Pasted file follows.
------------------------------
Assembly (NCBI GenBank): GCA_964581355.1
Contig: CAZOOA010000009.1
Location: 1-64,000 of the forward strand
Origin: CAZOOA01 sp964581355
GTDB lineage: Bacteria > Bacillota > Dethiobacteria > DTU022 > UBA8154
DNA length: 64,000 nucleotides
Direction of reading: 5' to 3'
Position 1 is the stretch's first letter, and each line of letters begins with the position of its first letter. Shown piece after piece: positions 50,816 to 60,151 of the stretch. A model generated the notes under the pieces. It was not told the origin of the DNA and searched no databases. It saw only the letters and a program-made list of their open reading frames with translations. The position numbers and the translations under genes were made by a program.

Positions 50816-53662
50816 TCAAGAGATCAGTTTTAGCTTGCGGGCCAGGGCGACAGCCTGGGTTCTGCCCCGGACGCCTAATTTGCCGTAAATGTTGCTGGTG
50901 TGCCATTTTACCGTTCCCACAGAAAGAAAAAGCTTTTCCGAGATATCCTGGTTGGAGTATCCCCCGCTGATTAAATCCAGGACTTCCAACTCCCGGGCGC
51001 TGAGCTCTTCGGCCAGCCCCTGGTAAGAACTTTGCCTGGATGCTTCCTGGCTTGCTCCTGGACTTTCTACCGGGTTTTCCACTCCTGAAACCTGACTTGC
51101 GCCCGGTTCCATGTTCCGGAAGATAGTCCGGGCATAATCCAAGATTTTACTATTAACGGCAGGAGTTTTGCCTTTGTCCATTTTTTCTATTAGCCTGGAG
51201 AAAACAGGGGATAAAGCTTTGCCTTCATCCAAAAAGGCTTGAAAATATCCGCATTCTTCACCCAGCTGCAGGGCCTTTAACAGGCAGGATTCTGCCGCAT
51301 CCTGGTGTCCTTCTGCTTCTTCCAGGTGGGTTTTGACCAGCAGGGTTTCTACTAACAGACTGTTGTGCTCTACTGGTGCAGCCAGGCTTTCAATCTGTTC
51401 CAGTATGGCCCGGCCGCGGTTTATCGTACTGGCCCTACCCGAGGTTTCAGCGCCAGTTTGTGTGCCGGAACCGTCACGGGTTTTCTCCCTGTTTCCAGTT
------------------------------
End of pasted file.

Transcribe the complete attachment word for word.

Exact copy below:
Assembly (NCBI GenBank): GCA_964581355.1
Contig: CAZOOA010000009.1
Location: 1-64,000 of the forward strand
Origin: CAZOOA01 sp964581355
GTDB lineage: Bacteria > Bacillota > Dethiobacteria > DTU022 > UBA8154
DNA length: 64,000 nucleotides
Direction of reading: 5' to 3'
Position 1 is the stretch's first letter, and each line of letters begins with the position of its first letter. Shown piece after piece: positions 50,816 to 60,151 of the stretch. A model generated the notes under the pieces. It was not told the origin of the DNA and searched no databases. It saw only the letters and a program-made list of their open reading frames with translations. The position numbers and the translations under genes were made by a program.

Positions 50816-53662
50816 TCAAGAGATCAGTTTTAGCTTGCGGGCCAGGGCGACAGCCTGGGTTCTGCCCCGGACGCCTAATTTGCCGTAAATGTTGCTGGTG
50901 TGCCATTTTACCGTTCCCACAGAAAGAAAAAGCTTTTCCGAGATATCCTGGTTGGAGTATCCCCCGCTGATTAAATCCAGGACTTCCAACTCCCGGGCGC
51001 TGAGCTCTTCGGCCAGCCCCTGGTAAGAACTTTGCCTGGATGCTTCCTGGCTTGCTCCTGGACTTTCTACCGGGTTTTCCACTCCTGAAACCTGACTTGC
51101 GCCCGGTTCCATGTTCCGGAAGATAGTCCGGGCATAATCCAAGATTTTACTATTAACGGCAGGAGTTTTGCCTTTGTCCATTTTTTCTATTAGCCTGGAG
51201 AAAACAGGGGATAAAGCTTTGCCTTCATCCAAAAAGGCTTGAAAATATCCGCATTCTTCACCCAGCTGCAGGGCCTTTAACAGGCAGGATTCTGCCGCAT
51301 CCTGGTGTCCTTCTGCTTCTTCCAGGTGGGTTTTGACCAGCAGGGTTTCTACTAACAGACTGTTGTGCTCTACTGGTGCAGCCAGGCTTTCAATCTGTTC
51401 CAGTATGGCCCGGCCGCGGTTTATCGTACTGGCCCTACCCGAGGTTTCAGCGCCAGTTTGTGTGCCGGAACCGTCACGGGTTTTCTCCCTGTTTCCAGTT